Thanks to huge demand in the emerging markets, China’s export of photovoltaic modules jumped 77.63 percent to 16.78 GW in
the first quarter, with exports value rising 31.89 percent to $4.39 billion, news portal Jiemian reported.
The report, citing newly released Import and Export Analysis Report of China’s Photovoltaic Prod
ucts in Q1 2019 by the China Chamber of Commerce for Import and Export of Machinery and Electronic Pr
ducts, said the cut in prices of China’s photovoltaic modules boosted purchase of overseas buyers.
The top five export destinations of China’s photovoltaic products
in the first quarter were Vietnam, the Netherlands, India, Japan, and Australia, the report said.
If they wanted a replay of what happened to ZTE, a Chinese company which relies heavily on outsider
technologies, they may never see it. Because Huawei is a dramatically different kind of business.
The Plan B Huawei has just revealed — a series of self-developed chips — is only part of what makes it an enterprise of strategic insight, and hence resilience. Over
time, that insight has rewarded it with a viable biosphere that its founder Ren Zhengfei believes will enable it to weat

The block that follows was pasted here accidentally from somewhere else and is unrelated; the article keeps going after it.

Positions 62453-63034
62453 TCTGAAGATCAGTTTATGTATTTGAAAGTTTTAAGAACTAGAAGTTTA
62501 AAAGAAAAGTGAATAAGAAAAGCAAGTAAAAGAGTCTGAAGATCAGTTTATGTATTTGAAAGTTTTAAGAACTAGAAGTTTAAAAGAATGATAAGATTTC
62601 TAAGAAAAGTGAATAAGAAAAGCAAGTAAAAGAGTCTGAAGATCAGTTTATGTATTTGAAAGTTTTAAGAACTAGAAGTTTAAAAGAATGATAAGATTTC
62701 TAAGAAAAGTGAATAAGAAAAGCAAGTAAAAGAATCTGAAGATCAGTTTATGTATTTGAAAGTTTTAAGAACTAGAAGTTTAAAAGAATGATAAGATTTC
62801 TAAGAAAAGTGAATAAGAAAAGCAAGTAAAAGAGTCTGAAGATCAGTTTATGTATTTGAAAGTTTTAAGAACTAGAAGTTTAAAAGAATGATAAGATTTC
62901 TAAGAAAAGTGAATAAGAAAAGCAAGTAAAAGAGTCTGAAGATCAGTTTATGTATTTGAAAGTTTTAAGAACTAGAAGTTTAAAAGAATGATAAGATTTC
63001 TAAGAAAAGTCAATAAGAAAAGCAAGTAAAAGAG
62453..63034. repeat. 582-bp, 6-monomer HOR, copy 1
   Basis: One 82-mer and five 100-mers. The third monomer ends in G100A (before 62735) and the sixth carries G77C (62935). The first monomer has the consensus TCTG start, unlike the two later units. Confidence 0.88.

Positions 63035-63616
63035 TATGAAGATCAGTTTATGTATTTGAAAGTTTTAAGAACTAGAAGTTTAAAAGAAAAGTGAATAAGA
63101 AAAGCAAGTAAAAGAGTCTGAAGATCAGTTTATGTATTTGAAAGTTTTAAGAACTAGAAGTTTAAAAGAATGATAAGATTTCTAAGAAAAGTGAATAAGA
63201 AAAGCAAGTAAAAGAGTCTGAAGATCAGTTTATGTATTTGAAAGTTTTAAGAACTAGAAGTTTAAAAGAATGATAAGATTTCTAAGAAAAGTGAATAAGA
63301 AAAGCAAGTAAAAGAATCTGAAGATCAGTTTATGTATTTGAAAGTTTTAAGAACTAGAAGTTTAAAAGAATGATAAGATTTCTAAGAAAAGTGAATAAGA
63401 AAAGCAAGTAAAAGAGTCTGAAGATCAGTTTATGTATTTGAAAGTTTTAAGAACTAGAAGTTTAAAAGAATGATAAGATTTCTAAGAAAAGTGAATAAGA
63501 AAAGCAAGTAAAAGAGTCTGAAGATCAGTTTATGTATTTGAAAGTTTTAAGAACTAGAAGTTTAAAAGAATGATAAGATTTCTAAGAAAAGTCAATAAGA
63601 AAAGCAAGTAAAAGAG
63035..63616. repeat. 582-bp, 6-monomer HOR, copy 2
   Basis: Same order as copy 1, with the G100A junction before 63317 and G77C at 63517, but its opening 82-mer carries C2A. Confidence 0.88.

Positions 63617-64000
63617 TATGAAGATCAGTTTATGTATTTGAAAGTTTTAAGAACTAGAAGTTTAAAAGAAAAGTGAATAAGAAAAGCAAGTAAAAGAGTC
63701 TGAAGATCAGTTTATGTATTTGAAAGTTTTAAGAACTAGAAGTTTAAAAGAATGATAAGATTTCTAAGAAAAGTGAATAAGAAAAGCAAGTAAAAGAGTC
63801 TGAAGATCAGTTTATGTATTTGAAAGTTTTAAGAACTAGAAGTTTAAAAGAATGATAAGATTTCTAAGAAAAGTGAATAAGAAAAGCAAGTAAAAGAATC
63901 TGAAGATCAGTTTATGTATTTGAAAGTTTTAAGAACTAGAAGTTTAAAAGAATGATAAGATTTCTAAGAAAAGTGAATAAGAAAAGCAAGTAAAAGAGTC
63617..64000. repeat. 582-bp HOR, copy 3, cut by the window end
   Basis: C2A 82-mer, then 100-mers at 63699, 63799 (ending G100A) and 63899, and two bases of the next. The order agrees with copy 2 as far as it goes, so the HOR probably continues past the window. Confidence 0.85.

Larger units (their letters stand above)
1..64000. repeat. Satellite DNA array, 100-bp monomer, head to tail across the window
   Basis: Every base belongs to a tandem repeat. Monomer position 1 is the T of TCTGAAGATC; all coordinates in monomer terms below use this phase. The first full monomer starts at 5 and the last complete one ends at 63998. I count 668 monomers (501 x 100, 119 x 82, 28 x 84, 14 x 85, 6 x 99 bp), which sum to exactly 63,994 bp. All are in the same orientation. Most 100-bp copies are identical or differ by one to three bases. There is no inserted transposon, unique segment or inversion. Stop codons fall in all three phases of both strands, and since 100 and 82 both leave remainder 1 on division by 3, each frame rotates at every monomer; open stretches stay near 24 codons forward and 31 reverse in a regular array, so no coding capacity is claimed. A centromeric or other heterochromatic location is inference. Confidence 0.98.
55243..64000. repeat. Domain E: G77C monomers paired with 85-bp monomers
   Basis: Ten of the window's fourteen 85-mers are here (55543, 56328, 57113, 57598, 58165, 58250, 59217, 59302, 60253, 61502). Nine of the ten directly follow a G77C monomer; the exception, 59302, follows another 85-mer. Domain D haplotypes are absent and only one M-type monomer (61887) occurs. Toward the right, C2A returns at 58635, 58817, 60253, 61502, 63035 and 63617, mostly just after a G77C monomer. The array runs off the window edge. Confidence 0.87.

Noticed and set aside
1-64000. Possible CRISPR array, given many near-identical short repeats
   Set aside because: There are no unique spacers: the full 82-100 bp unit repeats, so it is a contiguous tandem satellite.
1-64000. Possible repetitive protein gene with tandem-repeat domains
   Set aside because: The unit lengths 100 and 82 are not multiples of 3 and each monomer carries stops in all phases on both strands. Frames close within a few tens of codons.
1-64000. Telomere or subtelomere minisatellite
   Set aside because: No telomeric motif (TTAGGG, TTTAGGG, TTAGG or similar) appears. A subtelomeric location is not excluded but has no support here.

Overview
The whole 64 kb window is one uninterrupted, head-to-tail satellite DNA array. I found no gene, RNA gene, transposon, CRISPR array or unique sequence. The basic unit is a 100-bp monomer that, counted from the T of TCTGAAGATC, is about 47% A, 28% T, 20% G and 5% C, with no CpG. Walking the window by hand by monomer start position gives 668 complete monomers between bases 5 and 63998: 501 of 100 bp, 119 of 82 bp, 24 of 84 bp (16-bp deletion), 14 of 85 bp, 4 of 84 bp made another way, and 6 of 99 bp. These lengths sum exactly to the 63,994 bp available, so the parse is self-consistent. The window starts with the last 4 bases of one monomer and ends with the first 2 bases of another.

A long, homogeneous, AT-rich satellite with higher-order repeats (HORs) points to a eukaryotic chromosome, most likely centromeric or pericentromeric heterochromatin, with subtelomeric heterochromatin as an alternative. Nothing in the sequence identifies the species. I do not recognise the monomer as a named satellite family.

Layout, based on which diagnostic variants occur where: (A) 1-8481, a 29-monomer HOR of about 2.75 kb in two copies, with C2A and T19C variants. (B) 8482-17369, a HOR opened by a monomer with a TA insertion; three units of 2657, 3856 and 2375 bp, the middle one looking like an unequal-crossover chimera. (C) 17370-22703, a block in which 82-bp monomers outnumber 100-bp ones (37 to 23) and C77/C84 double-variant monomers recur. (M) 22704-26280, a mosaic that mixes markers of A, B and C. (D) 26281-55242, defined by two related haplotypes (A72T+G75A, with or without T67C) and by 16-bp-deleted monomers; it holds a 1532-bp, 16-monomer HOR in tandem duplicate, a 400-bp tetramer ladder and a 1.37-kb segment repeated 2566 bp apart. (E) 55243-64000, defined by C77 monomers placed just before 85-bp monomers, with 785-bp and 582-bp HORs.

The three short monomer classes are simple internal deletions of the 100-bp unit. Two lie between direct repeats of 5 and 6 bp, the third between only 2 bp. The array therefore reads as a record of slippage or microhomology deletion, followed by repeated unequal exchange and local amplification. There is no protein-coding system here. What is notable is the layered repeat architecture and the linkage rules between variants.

her the storm. “Our growth may drop a bit in the wake of US restrictions, but negative growth is impossible,” said a confident Ren during a Tuesday inter
view with Chinese media, adding that Huawei has cultivated longstanding trust with industry partners.
That may be why, even after Google barred Huawei from some Android featur
es, Ren spoke highly of the Silicon Valley giant, praising it as a “good company”. That may
areas such as the cities of Beijing, Dalian and Qingdao will be launched during the coming summer vacation, which usually spans June to August.
In the second half of the year, more trains for tourists will go into operation, linking the region to the Guangdong-Hong K
ong-Macao Greater Bay Area, Guiyang city in Guizhou province, and Guilin city in Guangxi Zhuang autonomous region.
Huang said more services will be provided on a regular basis on the trains, including karaoke, dining, bathing and internet.
Herder Ahmat Abla is considering returning to a livelihood abandoned by his people almost 100 years ago – fishing.
Ahmat currently grazes his sheep on a small pasture near the lower reaches of the T
arim River, China’s longest inland river. Once upon a time, there were dozens of dried-up